The current study tested the hypothesis that gadolinium delayed enhancement assessment of infarct size correlates with clinical indices of myocardial infarction (MI) in humans. Acute infarct mass by cardiac magnetic resonance (CMR) was compared with peak troponin I, acute and chronic left ventricular (LV) systolic function, and chronic infarct mass in patients imaged after recent acute MI.
Cardiac magnetic resonance accurately determines myocardial viability in patients with chronic ischemic heart disease but is not well validated for recent MI.
Patients with first acute MI (n = 33) or chronic MI (n = 10) underwent cine CMR followed by gadolinium delayed enhancement imaging. A follow-up CMR scan was performed on 20 of the 33 acute MI patients and all of the chronic MI patients.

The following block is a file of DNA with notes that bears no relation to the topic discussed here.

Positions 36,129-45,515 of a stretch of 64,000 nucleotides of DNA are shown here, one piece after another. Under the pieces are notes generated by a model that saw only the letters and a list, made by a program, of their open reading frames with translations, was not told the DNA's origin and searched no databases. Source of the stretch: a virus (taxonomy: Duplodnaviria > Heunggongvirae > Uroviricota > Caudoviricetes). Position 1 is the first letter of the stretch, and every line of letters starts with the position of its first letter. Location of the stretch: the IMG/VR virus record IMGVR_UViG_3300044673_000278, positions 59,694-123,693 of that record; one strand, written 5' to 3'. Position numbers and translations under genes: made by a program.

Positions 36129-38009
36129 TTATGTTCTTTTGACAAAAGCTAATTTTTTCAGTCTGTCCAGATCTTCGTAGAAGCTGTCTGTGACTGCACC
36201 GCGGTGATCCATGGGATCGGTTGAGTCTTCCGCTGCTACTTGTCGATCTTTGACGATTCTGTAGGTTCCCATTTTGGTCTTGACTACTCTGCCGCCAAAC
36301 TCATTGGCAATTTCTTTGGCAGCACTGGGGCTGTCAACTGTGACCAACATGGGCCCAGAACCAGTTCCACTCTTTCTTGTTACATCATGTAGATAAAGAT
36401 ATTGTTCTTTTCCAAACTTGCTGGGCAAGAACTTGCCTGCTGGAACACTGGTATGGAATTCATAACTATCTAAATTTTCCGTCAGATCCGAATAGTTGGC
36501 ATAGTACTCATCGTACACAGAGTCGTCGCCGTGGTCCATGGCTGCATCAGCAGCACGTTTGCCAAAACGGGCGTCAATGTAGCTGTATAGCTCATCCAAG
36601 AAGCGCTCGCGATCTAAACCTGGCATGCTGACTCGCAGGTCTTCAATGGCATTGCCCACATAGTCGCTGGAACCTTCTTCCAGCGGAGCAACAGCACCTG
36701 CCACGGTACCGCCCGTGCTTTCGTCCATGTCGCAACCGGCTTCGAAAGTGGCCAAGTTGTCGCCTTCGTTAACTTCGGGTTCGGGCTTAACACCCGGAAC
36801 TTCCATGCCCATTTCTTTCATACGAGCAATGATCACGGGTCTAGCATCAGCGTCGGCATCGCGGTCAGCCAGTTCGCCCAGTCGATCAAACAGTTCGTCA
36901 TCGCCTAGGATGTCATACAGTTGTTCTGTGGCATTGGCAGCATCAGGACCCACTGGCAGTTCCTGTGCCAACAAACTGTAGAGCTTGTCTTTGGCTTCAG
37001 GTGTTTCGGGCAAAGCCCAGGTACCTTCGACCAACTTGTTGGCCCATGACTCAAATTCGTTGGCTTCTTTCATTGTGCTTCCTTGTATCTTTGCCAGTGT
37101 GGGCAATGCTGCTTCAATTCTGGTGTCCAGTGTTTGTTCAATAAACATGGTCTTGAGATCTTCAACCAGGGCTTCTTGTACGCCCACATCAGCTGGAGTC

In patients with acute percutaneous coronary intervention, acute MI mass correlated with peak troponin I (r = 0.83, p < 0.001, n = 23). In the 20 acute infarct patients with follow-up CMR scans, the acute infarct size correlated well with the follow-up LV ejection fraction (r = 0.86, p < 0.001). The transmural extent of delayed enhancement imaged acutely correlated inversely with wall thickening measured acutely (p < 0.001) and at follow-up (p < 0.001). Although chronic infarct size was reproducible (11 ± 4% vs. 12 ± 7%, p = NS), acute infarct size decreased from 16 ± 12% to 11 ± 9% (p < 0.003).
In humans imaged shortly after acute MI, gadolinium delayed enhancement acute CMR infarct size correlates with acute and chronic indices of infarct size but will appear to diminish in size on follow-up.